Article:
I hope this helps you, and that you’re able to find a counselor you work better with, if that’s what you’re looking for. Best wishes!

  16. emmych said:

    Something that my own therapist taught me, ironically enough: you are allowed to hire and fire the people providing you expert services whenever the fuck you want. Don’t like your doctor? Pick another doctor. Don’t click with your therapist? Find another therapist. Your psychologist giving you treatment you don’t feel is effective? Find another psychologist (EASIER SAID THAN DONE especially in a small town, ahahaha, but you get the gist!).

    As the client it is 100% your right to just stop going to see your counselor and start seeing someone else. You do not owe her an e-mail explaining why, you do not have have this counselor or no counselor because you do not want to hurt her feelings. You do not have to tell her you are seeing a new counselor. You do not have to feel bad for not telling her, because a counselor, like a doctor or a psychologist or any other health provider, is not a partner: you cannot cheat on them. You are the boss and you get to decide who gives you the service that works for you.

    Also, like, if you go try a few new people out and they don’t work? You can always return to your previous counselor! Therapists are used to people stopping seeing them for a while and then coming back again later. I’ve had months long gaps with my own therapist before, too, and times where I saw her twice a month (as often as funds would allow). You set the pace for your own treatment.

    The rest of the advice in this thread and post are super sound, too! Good luck, LW!

  17. Turing Incomplete said:

    Can I ask you, once you realize that your therapist is a bad fit, how do you find a better one?

    I recently quit my 6th therapist in 3 years, after we both agreed that we weren’t making progress and she could not offer the kind of help I need. The problem, both in therapy and in life, is that I am too analytical to relate to people on a personal level. This makes it hard to form relationships and has left me desperately lonely.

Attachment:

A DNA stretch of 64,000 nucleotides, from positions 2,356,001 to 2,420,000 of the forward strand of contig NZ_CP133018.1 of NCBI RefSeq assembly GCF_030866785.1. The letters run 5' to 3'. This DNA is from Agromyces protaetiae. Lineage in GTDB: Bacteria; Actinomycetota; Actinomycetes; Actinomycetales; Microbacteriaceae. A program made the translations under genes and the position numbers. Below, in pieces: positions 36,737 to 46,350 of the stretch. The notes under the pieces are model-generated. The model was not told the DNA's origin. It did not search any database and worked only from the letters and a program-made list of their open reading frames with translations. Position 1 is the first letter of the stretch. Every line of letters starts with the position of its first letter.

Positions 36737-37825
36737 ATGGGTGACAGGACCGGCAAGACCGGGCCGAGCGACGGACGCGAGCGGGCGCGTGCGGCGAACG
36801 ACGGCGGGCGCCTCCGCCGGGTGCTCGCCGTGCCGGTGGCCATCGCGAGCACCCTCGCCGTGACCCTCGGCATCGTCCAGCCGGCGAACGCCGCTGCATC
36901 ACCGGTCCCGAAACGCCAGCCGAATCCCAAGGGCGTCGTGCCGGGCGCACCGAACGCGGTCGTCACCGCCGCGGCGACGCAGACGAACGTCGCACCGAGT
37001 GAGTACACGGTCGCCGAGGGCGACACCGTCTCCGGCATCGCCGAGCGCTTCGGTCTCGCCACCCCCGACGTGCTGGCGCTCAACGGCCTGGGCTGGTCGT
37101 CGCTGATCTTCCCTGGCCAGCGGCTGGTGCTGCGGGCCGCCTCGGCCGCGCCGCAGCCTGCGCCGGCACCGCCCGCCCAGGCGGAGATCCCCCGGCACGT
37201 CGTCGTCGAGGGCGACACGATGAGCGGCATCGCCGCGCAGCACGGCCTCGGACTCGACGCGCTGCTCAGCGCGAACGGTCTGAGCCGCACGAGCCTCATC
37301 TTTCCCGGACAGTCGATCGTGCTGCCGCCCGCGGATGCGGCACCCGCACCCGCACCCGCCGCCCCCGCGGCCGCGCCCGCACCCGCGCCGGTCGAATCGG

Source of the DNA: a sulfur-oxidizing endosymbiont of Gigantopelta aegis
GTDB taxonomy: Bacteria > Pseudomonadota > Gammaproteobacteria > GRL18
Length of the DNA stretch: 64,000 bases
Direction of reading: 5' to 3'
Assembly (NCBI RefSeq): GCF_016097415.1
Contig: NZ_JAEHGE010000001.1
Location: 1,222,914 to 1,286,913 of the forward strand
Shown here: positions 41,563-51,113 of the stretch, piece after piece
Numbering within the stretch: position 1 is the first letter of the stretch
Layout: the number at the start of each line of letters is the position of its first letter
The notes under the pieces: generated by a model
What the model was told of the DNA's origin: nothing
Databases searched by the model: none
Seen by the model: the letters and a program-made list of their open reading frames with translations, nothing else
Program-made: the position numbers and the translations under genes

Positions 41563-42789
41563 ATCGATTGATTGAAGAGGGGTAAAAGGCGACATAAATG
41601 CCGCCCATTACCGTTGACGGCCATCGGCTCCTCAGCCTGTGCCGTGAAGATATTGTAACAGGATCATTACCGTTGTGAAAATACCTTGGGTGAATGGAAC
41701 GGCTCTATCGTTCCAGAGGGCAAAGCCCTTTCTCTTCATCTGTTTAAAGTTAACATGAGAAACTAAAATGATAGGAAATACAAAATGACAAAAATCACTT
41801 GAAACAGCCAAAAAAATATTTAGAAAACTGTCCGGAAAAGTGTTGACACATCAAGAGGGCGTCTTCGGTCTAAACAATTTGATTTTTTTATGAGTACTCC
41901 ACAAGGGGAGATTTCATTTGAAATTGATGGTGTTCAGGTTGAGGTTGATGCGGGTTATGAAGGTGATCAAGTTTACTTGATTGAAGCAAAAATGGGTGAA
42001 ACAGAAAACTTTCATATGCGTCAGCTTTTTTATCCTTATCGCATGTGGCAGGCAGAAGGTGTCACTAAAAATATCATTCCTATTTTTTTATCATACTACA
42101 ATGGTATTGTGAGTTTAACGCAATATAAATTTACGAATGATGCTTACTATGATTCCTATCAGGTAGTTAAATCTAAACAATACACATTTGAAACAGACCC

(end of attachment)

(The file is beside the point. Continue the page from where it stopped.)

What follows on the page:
I sent my therapist a letter saying that I needed someone who could relate to a highly analytical person. I don’t really understand any sort of thinking other than critical thinking. The active listening thing drives me nuts, since there’s no information added. I specifically said that I wasn’t looking for sympathy but solutions. She assured me that she understood, but in session offered me only sympathy and no solutions. Not even a hypothesis.

    So I am again adrift. I can’t fix myself, and can’t find anyone who can help. She said she’d find someone to refer me to, but that was a month ago and nothing.

    I understand that therapy is not an engineering problem, but all I know how to relate to are engineering problems. I need a therapist who can bridge that gap. Do such people exist or am I beyond help?

    • LadyPisces said:

      Perhaps Cognitive Behavioral Therapy or Solution-Focused Therapy would be better fits for you. When you start therapy it’s okay to ask a therapist what their theoretical orientation is and to explain your previous experiences and what hasn’t worked for you. Good luck on finding help. It’s out there but not always easy to find immediately.

  18. Like the folks above, in my experience these things go in waves, and your therapist is not bothered by the ghosting.

    I’ve had three adult therapist relationships. The first one left the field and made three recommendations. I picked the second one based on the “guy you’ll like the best” recommendation from my first therapist. I saw him off an on for five or six years. I also ghosted him twice, disappearing for months on end until I was ready to go back. He was great for what I needed then; but, as I decided to close that relationship he made a comment that he’d been waiting for that for like six months. My third therapist and I were bad fits for each other. So, all kinds of things can happen.

  19. Kay said:

    I’m a psychologist and I 100% approve everything about the good Captain’s message.